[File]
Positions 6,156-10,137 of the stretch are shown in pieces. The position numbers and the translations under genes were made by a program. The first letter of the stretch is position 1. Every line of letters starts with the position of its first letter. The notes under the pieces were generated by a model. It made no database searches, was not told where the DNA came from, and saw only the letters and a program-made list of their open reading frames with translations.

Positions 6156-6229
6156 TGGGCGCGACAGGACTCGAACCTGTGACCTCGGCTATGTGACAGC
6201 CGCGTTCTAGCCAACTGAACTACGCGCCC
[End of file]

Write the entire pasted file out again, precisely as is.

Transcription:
Positions 6,156-10,137 of the stretch are shown in pieces. The position numbers and the translations under genes were made by a program. The first letter of the stretch is position 1. Every line of letters starts with the position of its first letter. The notes under the pieces were generated by a model. It made no database searches, was not told where the DNA came from, and saw only the letters and a program-made list of their open reading frames with translations.

Positions 6156-6229
6156 TGGGCGCGACAGGACTCGAACCTGTGACCTCGGCTATGTGACAGC
6201 CGCGTTCTAGCCAACTGAACTACGCGCCC